An Illustrated history & description Of Schools in the 18th & 19th Centurys.

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Old-time Schools and School-books
I in the burying place may see
Graves snorter there than I; From death's arrest no age is free,
Young children too may die. My God, may such an awful sight
Awakening be to me ! Oh ! that by early grace I might
For death prepared be.
Young people may very soon learn that they are dying
creatures. This dy­ing is the parting of the soul from the body, so that the body is left without thought, or motion; being thus left, it soon putrefies and becomes loathsome, so that it is necessary to bury it under ground, out of our sight, where it moulders away to dust. This is the consequence of sin, by reason of which God said to Adam,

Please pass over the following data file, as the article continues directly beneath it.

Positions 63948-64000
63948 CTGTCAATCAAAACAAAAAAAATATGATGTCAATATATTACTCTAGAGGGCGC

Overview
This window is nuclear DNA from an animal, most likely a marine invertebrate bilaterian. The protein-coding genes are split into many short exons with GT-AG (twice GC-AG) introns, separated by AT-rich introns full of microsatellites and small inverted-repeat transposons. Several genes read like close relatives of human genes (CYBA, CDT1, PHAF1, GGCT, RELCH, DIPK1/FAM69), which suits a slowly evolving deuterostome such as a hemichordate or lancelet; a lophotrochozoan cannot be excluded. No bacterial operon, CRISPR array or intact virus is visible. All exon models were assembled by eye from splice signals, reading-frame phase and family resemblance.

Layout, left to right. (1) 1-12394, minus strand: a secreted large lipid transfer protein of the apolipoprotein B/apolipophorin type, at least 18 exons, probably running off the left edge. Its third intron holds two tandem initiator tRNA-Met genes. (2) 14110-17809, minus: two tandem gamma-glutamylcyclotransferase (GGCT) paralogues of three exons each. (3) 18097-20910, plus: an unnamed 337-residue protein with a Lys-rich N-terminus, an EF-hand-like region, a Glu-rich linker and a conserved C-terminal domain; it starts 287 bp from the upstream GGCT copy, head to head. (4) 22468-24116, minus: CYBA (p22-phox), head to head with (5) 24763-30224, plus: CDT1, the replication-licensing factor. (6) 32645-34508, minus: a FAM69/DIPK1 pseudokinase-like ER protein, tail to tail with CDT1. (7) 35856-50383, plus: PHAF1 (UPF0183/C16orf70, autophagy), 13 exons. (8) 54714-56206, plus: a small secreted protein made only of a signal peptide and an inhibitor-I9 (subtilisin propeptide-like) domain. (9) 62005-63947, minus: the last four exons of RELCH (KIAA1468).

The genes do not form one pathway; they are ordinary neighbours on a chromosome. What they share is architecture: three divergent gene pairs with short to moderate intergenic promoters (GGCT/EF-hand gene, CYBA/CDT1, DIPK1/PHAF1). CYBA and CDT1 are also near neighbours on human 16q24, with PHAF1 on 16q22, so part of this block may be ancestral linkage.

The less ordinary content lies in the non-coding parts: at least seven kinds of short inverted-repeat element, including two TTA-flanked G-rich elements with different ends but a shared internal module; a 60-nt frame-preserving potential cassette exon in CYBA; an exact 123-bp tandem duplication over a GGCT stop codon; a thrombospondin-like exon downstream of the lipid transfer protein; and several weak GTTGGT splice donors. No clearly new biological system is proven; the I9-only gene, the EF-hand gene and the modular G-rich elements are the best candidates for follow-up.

Dust thou art, and to dust shalt thou return. If man had not sinned, he would have lived for ever.
The backbone of The New England Primer was The Westminster Assembly s Shorter Catechism, which Cotton Mather called a "little watering pot to shed good lessons." He urged writing masters to set sentences from it to be copied by their pupils, and
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